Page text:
Conor McBride conor at strictlypositive.org
Tue May 22 15:52:09 CEST 2012

```Hi Mathijs

On 22 May 2012, at 07:42, Mathijs Kwik wrote:

> Hi all,
>
> After using zippers for a while, I wanted to dig a bit deeper into them.
> I found there is some relation between Zipper and Comonad, but this
> confuses me somewhat.
>
> understand them somewhat, and I see how they too are useful for
> navigating a data structures and giving functions the ability to "look
> around".
>
> What confuses me though, is the relation between these 2.
> This source [3] mentions all zippers can be made instances of Comonad,
> and demonstrates how to do this for simple, 1-dimensional (list)
> zippers.
> But a comment on [4] says a Zipper by itself is already an application
> I want to find out which is the case. Looking at the types does not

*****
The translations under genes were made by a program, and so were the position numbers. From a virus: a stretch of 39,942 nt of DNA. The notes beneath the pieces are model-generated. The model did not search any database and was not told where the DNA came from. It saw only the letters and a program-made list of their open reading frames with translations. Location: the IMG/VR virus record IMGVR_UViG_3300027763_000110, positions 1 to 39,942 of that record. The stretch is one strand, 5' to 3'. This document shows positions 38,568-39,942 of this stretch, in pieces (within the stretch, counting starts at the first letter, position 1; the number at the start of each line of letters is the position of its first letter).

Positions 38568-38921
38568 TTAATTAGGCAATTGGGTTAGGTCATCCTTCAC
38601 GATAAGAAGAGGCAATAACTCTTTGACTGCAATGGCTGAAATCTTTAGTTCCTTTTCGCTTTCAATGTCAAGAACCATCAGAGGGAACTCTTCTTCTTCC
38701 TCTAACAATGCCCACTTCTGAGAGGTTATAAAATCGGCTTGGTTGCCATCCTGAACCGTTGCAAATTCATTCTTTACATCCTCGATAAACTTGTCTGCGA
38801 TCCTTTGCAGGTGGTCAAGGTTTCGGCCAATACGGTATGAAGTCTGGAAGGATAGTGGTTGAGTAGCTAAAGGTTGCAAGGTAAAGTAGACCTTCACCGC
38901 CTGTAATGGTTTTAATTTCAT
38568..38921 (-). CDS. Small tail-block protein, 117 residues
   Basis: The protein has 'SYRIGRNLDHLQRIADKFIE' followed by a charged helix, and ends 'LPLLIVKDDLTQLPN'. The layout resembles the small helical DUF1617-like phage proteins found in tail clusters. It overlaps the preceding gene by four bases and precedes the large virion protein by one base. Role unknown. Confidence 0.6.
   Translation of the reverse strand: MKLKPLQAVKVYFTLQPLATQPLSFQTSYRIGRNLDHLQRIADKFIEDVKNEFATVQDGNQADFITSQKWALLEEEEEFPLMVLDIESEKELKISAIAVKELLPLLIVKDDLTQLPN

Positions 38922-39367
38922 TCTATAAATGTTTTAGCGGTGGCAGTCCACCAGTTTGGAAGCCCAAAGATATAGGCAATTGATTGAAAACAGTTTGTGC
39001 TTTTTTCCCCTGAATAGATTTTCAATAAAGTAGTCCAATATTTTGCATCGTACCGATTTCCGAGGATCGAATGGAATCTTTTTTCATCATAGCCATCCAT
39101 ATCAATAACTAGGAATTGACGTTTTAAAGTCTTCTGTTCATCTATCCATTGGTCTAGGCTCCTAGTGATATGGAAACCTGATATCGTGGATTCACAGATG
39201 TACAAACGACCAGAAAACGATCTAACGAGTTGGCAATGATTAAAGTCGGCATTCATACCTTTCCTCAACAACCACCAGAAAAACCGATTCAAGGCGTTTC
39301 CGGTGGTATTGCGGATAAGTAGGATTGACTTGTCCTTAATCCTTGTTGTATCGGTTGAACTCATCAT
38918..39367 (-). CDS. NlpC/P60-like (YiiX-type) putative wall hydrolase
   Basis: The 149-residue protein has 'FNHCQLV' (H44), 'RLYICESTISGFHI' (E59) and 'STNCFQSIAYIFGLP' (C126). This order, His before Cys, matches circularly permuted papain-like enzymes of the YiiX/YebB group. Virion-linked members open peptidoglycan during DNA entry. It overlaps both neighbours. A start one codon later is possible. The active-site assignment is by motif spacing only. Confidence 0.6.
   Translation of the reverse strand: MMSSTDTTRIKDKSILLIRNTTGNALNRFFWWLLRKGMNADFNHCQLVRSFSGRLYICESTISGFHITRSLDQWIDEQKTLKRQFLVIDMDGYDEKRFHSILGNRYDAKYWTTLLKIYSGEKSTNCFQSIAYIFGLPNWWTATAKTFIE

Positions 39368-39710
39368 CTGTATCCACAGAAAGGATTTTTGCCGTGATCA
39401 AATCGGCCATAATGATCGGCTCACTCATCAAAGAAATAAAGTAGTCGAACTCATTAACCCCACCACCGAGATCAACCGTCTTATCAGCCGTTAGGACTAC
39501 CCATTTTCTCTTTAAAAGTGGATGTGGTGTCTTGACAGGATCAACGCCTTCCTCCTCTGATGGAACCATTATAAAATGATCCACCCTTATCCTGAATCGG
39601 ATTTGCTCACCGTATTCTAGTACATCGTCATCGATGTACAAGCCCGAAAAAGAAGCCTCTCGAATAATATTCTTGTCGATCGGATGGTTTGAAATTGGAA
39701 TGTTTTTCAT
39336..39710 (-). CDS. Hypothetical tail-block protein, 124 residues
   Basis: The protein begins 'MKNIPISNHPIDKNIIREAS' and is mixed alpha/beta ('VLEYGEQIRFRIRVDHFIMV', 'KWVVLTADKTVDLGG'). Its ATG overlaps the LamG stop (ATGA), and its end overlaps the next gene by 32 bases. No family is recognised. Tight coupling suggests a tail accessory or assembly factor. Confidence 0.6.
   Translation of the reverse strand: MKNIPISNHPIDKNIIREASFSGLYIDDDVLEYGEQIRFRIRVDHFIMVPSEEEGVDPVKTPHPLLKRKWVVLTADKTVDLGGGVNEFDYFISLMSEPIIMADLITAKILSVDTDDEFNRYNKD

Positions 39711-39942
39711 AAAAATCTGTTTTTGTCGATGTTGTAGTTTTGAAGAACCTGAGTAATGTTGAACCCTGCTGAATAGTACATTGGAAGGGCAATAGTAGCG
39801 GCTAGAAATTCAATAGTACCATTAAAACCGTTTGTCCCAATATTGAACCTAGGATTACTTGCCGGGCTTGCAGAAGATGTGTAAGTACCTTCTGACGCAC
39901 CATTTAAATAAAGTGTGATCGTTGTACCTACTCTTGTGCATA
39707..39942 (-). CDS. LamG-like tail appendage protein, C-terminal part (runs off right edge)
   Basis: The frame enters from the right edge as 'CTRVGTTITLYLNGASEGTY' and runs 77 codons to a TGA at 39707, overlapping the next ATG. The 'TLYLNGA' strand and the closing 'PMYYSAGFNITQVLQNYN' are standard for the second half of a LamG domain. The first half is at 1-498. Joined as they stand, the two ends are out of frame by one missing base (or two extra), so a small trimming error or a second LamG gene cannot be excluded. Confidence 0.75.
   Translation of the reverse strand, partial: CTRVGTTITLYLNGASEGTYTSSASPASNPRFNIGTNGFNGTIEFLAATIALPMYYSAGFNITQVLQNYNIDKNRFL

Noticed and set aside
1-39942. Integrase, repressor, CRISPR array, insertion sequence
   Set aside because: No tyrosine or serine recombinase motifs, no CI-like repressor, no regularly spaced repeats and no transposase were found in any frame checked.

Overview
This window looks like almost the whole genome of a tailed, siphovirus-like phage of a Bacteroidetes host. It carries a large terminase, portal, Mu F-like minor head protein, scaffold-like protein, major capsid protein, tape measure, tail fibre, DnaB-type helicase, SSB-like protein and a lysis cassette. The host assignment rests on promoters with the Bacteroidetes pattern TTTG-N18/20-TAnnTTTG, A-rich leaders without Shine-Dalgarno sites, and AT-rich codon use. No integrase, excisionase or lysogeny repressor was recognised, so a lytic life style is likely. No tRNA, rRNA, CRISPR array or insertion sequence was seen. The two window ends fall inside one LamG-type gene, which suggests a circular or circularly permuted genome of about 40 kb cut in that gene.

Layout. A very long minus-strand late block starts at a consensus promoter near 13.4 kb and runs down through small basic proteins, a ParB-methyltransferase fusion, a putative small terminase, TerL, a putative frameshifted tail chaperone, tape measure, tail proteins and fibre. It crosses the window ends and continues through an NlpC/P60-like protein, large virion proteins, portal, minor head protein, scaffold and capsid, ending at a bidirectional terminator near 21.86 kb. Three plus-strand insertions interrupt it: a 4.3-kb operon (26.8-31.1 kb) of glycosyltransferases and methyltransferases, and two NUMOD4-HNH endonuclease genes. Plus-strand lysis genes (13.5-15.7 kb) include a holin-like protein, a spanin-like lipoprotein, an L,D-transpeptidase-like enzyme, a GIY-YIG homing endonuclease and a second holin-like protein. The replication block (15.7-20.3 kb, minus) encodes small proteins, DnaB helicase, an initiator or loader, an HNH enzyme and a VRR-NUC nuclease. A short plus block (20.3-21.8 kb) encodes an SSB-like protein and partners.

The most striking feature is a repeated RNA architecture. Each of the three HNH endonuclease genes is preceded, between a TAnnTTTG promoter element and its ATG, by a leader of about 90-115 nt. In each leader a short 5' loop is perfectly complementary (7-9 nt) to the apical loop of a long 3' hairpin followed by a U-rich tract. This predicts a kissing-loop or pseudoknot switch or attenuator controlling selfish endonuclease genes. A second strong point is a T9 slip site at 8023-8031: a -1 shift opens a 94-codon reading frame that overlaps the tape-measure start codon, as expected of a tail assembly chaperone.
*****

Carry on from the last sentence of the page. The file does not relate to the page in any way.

> yield me a solution yet.

[..]

Once upon a time, I wrote this message:

which may serve as grist to your mill.

The key points

(1) Inductive datatypes can usually be seen as instances of

data Mu f = In (f (Mu f))

where f is a Functor explaining the structure of one node, with the
parameter of f standing for the node's children. See how Mu f
instantiates f's parameter with Mu f, meaning that the children are
recursive subobjects?

(2) The derivative f' of such an f characterizes "f-structures with
one element missing", so a one-hole context in a Mu f is given by
the type [f' (Mu f)], being a series of nodes, each of which has
one child missing, but whose other children are still intact. The
whole zipper is given by ([f' (Mu f)], Mu f)

(3) The construction Focusf x = (f' x, x), representing an f-node
with one child held separately, is always comonadic. The counit
gives the separated child, discarding the context. The cojoin
decorates each element with its own context, showing the decompositions
you could get by "moving the cursor".

Sorry to be so brief and example-free -- terrible hurry

Conor

```